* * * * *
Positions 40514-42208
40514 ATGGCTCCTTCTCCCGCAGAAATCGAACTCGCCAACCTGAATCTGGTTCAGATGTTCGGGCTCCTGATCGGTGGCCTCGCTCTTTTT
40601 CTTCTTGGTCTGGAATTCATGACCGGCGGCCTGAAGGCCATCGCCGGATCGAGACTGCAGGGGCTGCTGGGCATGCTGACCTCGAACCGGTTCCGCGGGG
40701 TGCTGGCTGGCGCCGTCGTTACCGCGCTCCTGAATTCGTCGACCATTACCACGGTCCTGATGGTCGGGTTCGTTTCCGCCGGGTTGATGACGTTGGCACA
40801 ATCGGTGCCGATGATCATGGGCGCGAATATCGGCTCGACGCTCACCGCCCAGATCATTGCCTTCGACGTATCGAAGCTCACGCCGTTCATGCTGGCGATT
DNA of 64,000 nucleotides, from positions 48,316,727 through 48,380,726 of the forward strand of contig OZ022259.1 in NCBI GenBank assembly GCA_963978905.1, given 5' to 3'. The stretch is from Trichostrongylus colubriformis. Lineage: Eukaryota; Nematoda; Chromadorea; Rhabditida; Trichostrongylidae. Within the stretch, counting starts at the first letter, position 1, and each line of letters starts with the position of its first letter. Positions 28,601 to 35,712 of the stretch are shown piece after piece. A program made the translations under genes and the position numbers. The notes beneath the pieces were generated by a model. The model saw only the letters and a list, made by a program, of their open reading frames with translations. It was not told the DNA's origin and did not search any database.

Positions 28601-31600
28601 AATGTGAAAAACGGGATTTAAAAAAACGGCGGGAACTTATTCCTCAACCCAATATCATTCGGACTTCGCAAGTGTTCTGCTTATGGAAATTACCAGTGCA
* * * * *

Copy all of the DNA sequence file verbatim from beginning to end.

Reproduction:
Positions 40514-42208
40514 ATGGCTCCTTCTCCCGCAGAAATCGAACTCGCCAACCTGAATCTGGTTCAGATGTTCGGGCTCCTGATCGGTGGCCTCGCTCTTTTT
40601 CTTCTTGGTCTGGAATTCATGACCGGCGGCCTGAAGGCCATCGCCGGATCGAGACTGCAGGGGCTGCTGGGCATGCTGACCTCGAACCGGTTCCGCGGGG
40701 TGCTGGCTGGCGCCGTCGTTACCGCGCTCCTGAATTCGTCGACCATTACCACGGTCCTGATGGTCGGGTTCGTTTCCGCCGGGTTGATGACGTTGGCACA
40801 ATCGGTGCCGATGATCATGGGCGCGAATATCGGCTCGACGCTCACCGCCCAGATCATTGCCTTCGACGTATCGAAGCTCACGCCGTTCATGCTGGCGATT
DNA of 64,000 nucleotides, from positions 48,316,727 through 48,380,726 of the forward strand of contig OZ022259.1 in NCBI GenBank assembly GCA_963978905.1, given 5' to 3'. The stretch is from Trichostrongylus colubriformis. Lineage: Eukaryota; Nematoda; Chromadorea; Rhabditida; Trichostrongylidae. Within the stretch, counting starts at the first letter, position 1, and each line of letters starts with the position of its first letter. Positions 28,601 to 35,712 of the stretch are shown piece after piece. A program made the translations under genes and the position numbers. The notes beneath the pieces were generated by a model. The model saw only the letters and a list, made by a program, of their open reading frames with translations. It was not told the DNA's origin and did not search any database.

Positions 28601-31600
28601 AATGTGAAAAACGGGATTTAAAAAAACGGCGGGAACTTATTCCTCAACCCAATATCATTCGGACTTCGCAAGTGTTCTGCTTATGGAAATTACCAGTGCA